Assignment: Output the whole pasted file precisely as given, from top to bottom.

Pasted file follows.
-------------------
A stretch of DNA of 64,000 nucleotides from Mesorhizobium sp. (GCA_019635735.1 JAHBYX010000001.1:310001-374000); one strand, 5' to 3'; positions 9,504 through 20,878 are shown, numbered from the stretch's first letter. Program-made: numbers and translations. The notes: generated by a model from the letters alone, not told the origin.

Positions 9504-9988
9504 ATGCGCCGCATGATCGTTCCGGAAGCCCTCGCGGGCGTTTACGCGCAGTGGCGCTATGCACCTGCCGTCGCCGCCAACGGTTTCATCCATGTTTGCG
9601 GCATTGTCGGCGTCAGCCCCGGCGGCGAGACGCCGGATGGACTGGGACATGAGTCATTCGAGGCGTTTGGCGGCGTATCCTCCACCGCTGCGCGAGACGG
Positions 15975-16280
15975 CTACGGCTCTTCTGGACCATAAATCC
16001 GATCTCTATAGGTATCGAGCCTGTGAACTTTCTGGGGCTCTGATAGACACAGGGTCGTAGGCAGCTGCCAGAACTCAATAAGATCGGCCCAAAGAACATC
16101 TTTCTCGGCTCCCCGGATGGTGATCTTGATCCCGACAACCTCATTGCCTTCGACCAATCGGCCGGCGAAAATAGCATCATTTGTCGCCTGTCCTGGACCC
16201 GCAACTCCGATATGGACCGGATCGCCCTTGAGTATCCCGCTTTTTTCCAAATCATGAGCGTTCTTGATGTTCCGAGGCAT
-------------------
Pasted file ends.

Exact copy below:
A stretch of DNA of 64,000 nucleotides from Mesorhizobium sp. (GCA_019635735.1 JAHBYX010000001.1:310001-374000); one strand, 5' to 3'; positions 9,504 through 20,878 are shown, numbered from the stretch's first letter. Program-made: numbers and translations. The notes: generated by a model from the letters alone, not told the origin.

Positions 9504-9988
9504 ATGCGCCGCATGATCGTTCCGGAAGCCCTCGCGGGCGTTTACGCGCAGTGGCGCTATGCACCTGCCGTCGCCGCCAACGGTTTCATCCATGTTTGCG
9601 GCATTGTCGGCGTCAGCCCCGGCGGCGAGACGCCGGATGGACTGGGACATGAGTCATTCGAGGCGTTTGGCGGCGTATCCTCCACCGCTGCGCGAGACGG
Positions 15975-16280
15975 CTACGGCTCTTCTGGACCATAAATCC
16001 GATCTCTATAGGTATCGAGCCTGTGAACTTTCTGGGGCTCTGATAGACACAGGGTCGTAGGCAGCTGCCAGAACTCAATAAGATCGGCCCAAAGAACATC
16101 TTTCTCGGCTCCCCGGATGGTGATCTTGATCCCGACAACCTCATTGCCTTCGACCAATCGGCCGGCGAAAATAGCATCATTTGTCGCCTGTCCTGGACCC
16201 GCAACTCCGATATGGACCGGATCGCCCTTGAGTATCCCGCTTTTTTCCAAATCATGAGCGTTCTTGATGTTCCGAGGCAT